Is Greta Mantleray Based On A Real Person? The ‘Maniac’ Guru’s Self-Help Work Has Some Unexpected Consequences

Michele K. Short / Netflix

Maniac is a show about trying to fix your problems through any means necessary. The primary method of emotional relief explored in Maniac is a drug that's being put through a clinical trial, but one character on the show is more adept at finding self-improvement through the path of affirmations and positive thinking. The self-help guru behind the trial, Greta Mantleray, is not based on a real person. However, the titles of her work will ring a bell for anyone who has perused the self-help section of their local book store.

Greta Mantleray, played by Sally Field, is a self-help guru who is assisting Neberdine Pharmaceutical and Biotech in the trial that promises to cure participants of all of their mental woes in only three days. She's also the mother of Dr. James Mantleray, played by Justin Theroux, who is the one of the scientists in charge of the trial. The relationship between the two is a breeding grounds for a discussion of the merits of improving one's self through medicine compared to the merits of self-discipline, but Greta seems to come out on top when it comes to fame as a healer of others.

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Greta's self-help books feature upfront, confrontational titles that bear a striking resemblance to modern self-help books. One of Greta's self-help books is published under the title I’m Okay, You’re a Bitch, per Vulture's review, which is the show's way of honing in on a peculiar trend in the world of published guides to betterment. I'm Okay, You're A Bitch combines the genre of self-help with casual, profane language as a call to action. Books like The Subtle Art of Not Giving a F*ck: A Counterintuitive Approach to Living a Good Life by Mark Manson, F*ck Feelings: One Shrink's Practical Advice for Managing All Life's Impossible Problemsby Dr. Michael I. Bennett and Sarah Bennett, and the subtitle-free Unf*ck Yourself by Gary John Bishop show a wave of self-help books that combine their research with profane, light-hearted language.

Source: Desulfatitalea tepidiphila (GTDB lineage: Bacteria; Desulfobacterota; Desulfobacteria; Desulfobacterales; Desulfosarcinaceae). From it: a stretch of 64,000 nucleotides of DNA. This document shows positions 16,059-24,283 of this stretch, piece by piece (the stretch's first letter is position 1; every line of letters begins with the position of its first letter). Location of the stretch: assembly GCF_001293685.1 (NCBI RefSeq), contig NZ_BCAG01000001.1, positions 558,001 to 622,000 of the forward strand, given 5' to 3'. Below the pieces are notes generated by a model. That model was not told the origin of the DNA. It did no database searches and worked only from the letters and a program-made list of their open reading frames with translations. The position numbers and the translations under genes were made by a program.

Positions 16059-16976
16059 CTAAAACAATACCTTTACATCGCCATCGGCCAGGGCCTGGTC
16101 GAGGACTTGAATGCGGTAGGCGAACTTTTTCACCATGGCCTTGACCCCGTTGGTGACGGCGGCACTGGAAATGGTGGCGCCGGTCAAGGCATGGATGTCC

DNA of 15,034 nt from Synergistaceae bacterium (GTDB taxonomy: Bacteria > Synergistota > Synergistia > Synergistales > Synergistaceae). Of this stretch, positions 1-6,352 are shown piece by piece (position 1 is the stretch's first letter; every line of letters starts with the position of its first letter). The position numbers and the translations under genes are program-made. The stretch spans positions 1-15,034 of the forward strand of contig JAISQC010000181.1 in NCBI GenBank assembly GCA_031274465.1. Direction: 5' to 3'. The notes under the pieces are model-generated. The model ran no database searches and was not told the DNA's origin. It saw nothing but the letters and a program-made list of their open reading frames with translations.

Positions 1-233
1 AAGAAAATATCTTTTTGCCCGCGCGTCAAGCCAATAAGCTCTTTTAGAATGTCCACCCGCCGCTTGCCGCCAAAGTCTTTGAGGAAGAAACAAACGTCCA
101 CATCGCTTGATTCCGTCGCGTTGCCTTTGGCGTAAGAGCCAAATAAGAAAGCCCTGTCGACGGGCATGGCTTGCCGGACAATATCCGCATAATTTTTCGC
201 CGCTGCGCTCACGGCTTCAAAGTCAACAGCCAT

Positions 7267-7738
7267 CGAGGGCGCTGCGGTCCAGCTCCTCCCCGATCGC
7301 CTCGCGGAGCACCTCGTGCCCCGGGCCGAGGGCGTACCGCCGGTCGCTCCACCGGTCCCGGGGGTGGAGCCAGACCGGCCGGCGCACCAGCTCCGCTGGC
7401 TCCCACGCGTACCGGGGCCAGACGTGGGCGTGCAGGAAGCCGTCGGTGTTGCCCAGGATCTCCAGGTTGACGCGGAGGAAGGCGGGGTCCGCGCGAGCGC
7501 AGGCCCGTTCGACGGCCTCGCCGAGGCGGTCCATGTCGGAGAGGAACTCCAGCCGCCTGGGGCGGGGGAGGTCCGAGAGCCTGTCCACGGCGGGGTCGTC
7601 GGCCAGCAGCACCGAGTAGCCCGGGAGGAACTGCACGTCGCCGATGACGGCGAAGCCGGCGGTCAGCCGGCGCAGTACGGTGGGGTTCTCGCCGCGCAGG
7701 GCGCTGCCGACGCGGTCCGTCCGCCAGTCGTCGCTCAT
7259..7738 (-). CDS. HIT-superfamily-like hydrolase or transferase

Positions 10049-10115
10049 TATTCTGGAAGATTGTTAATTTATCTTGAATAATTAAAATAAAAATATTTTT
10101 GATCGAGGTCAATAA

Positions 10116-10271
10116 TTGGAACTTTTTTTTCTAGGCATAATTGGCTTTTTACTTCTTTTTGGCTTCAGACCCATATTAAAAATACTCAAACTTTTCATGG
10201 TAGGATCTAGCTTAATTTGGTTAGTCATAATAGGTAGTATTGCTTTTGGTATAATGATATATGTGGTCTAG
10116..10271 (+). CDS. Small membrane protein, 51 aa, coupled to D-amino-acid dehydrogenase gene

While the popular self-help books of today combine profanities with positivity, Greta seems to take a slightly different approach judging by the title I'm Okay, You're A Bitch. The suggestion of the title is that unlike a book like Unf*ck Yourself, which implies that the reader's problems lie within themselves, I'm Okay, You're A Bitch suggests that the reader is actually perfectly fine and it's the world around them that is the cause of their problems.

If this ends up being the underlying philosophy behind Neberdine Pharmaceutical and Biotech, the trial may not end up being the one-pill-suits-all solution that they're looking for. While there is merit to many self-help philosophies, the idea that Neberdine can alter the brain to subscribe to one specific philosophy of self-improvement — especially one crafted by a famous author looking to sell more of their own books — hints that Neberdine isn't actually all that interested in fixing people, but could just be extensive marketing for Greta's self-help empire. Greta Mantleray's books may fit right in amongst most self-help book collections, but it's probably for the best that there is no one in real life quite like her.